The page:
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A screen reader is a piece of software that sits upon a computer, just like Microsoft Word or your mail client, which gives people with severe visual impairments access to what is being shown on screen through audio and speech prompts. It is the role and purpose of the screen reader to enable a visually impaired person to identify on screen information such as files, folders, dialogue boxes, spreadsheets, software and games, amongst many more pieces of information. Screen readers work closely with the operating system to give the user as much information as possible.

Listen, I have you covered.

Have you recently turned blind and now must learn to use a windows computer with only a screen reader for company?
Do you know someone in this potentially frightening position?
Panic no more! Nathan Smith of Nathan Tech has created this short series of tutorials that are guaranteed to get you off the ground and navigating around your laptop in just a couple of minutes.
Follow along as he makes bad jokes, memory tricks and generally has a good time in an effort to make you feel confident on your computer.
Click here and lets figure this out together.

The Can's and Can not's.

Screen readers can read documents, spreadsheets, websites, emails, ETC. Screen readers cannot read everything. Most screen readers will struggle with images, screenshots, GIFs and other graphical depictions, although they will usually be able to handle emoticon characters to a fair degree, in that when such a character is encountered, a screen reader will be able to read out a description of the character (such as smiley face or face with licking lips), or even the general skin tone and hue for supported emoji. Screen readers can read presentations, but, rather like some PDF's, the process can be touch and go and is often dependent on the maker of said presentation.

How does it work?

More often than not, screen readers come packaged with a text-to-speech (TTS) engine. TTS will take text that it picks up and output it through the speakers or headphones using a voice programmed into it.
there are many voices, inflections and languages available with most screen reading software and often time the speed, inflection and volume are set based on the user's preferences.
Some screen readers can also output in braille.
An external hardware device, known as a refreshable Braille display, will be required for this.

I said left not up.

More often than not, screen readers will attempt to present the data to the user in a way that is logical to them.
Left to right reading, for example, makes more sense than reading in columns for a newspaper. In that regard, visually it may appear as though a screen reader has jumped down when it should have gone left or right.

How do you control this thing.

Most screen readers come with a set of keystrokes unique to that program.
Most operating systems have their own keystrokes, such as the Control A, Control C and Control V keystrokes for Windows.
Screen readers add on to this to give their user's a wider array of flexibility and access.

Where can I get a screen reader?

There are two types of screen reader:

Internal Reader.

An internal screen reader is one that comes with the system by default.
It does not require you install anything and can simply be fired up straight away.


Windows comes with Narrator by default, a screen reading app that has made leaps and bounds in usability since it originally came out back in the days of Windows 2000 and Windows XP.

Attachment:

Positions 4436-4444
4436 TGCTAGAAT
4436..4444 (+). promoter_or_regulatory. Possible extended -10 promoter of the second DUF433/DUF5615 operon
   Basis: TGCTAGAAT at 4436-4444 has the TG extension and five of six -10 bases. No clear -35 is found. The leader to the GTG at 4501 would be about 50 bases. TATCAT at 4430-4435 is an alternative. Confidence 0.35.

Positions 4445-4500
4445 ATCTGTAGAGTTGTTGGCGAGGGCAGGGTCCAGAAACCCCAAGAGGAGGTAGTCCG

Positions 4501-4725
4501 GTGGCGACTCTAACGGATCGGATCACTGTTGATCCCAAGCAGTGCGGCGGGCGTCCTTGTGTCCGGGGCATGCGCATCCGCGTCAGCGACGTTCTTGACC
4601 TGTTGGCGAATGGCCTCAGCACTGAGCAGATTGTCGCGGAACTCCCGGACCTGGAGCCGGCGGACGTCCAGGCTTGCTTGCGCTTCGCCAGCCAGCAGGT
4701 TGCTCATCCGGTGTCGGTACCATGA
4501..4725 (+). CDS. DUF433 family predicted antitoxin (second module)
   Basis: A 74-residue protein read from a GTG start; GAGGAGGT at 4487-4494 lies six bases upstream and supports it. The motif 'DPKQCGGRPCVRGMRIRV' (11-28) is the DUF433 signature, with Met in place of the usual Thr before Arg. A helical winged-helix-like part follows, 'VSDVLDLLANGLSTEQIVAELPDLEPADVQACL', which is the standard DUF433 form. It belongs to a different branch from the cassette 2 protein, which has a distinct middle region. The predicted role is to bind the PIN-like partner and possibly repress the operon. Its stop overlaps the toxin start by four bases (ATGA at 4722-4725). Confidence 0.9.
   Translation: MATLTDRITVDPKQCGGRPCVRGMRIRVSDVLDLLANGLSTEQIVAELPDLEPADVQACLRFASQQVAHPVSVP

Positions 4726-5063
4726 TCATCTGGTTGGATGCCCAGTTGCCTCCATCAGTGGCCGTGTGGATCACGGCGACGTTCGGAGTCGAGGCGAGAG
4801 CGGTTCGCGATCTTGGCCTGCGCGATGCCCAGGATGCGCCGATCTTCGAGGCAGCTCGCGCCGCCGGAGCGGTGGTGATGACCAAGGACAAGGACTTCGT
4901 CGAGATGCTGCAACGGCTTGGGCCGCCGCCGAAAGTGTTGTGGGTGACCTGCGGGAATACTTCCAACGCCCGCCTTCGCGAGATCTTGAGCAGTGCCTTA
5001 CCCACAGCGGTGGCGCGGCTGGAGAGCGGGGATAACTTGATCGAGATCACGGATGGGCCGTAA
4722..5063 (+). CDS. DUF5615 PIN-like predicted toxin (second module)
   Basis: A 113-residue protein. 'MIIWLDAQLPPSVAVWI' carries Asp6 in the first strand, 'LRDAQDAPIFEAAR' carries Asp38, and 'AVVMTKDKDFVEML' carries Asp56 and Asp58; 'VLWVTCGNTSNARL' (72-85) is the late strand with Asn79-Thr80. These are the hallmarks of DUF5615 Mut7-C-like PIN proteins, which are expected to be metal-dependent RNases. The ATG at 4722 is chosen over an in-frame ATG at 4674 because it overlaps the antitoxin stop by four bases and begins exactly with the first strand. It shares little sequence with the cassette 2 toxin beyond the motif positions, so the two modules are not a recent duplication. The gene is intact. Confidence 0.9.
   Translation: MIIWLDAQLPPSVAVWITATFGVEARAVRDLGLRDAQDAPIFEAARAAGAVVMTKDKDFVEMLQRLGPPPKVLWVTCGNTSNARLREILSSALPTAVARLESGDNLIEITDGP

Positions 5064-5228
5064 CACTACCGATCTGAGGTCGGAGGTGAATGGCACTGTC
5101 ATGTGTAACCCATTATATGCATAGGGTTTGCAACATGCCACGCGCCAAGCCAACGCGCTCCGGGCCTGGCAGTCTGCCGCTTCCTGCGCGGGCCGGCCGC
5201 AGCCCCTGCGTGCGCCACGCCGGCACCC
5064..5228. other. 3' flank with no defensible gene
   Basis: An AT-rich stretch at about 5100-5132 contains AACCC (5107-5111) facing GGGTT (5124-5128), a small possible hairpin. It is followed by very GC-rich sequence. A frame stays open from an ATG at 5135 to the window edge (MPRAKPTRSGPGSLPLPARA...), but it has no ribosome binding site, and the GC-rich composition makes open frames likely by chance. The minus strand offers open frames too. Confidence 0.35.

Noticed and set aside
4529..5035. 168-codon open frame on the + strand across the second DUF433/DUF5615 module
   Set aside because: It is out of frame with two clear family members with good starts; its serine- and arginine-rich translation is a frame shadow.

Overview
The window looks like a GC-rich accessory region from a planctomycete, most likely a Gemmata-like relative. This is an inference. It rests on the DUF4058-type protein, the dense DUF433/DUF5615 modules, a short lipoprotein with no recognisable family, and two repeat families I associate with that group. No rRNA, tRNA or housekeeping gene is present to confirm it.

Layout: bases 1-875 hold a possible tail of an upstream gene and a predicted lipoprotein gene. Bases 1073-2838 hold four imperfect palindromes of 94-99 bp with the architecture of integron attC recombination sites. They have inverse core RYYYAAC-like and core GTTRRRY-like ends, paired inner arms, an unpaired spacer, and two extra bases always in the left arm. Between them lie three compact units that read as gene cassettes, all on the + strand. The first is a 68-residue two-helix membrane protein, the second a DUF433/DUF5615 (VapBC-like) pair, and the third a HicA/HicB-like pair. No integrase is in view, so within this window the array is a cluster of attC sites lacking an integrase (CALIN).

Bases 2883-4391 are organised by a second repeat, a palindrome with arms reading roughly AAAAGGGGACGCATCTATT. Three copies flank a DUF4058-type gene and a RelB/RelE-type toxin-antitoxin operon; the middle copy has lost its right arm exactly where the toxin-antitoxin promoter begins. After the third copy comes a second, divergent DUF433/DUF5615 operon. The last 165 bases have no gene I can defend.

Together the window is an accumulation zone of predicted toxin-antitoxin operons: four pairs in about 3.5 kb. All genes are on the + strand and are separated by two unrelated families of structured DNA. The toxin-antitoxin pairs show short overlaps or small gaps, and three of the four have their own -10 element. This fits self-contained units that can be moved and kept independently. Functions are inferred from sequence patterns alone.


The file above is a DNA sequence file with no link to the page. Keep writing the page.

Narrator can be enabled from Settings, Eas of Access.
You can also press: You can also find Microsoft's complete guide to Narrator Here.


Mac comes with VoiceOver by default which you can turn on simply by holding down the Command key then pressing f5.
Like with Narrator, VoiceOver can also be turned on by clicking on the Apple icon, going to system preferences, then to accessibility.
VoiceOver is Apples own answer to screen reader and operating system accessibility and is advertised as an "Advanced screen reading technology."
VoiceOver comes built in with a getting started tutorial as well as an extensive manual for learning the various gestures.
For those going from apple Mobile products, VoiceOver on the Mac also supports the gestures you would be familiar with on a touch screen through the mouse pad.
the full voiceOver guide by Apple can be found Here.


Available on Solaris, Fedora, openSUSE and Ubuntu by default, Orca is the screen reader on the GNOME platform.
it allows for users to save and switch between profiles, making it far easier to access multiple languages and environments.
Like NVDA below, it is open source.
To toggle Orca on and off in GNOME, press Super+Alt+S.
A full user Guide for Orca can be found here.


An external Screen Reader is one that requires you to download and install a product.
In some cases, such as in the portable version of NVDA, you need only download it and run it, rather than installing it.


JAWS, Job Access With Speech, is a screen Reader for Windows that is available in two versions, Home or Professional.
It supports users with a technical support package as well as training made available for businesses, individuals and education environments with varying price plans for each.
The Archive entry for JAWS can be found Here.


Similar in some respects to JAWS, NVDA is another screen reader for Windows that provides regular updates and full accessibility.
Unlike JAWS, NVDA was and remains to this day open source and free for use.
NVDA is available in multiple languages and comes with both portable and installable possibilities.
The archive entry for NVDA can be found Here.

Further reading.

A great article has been written which goes into more detail on this subject, shown below.
(What is a screen reader? | Humanising Technology Blog, https://www.nomensa.com/blog/2005/what-screen-reader)
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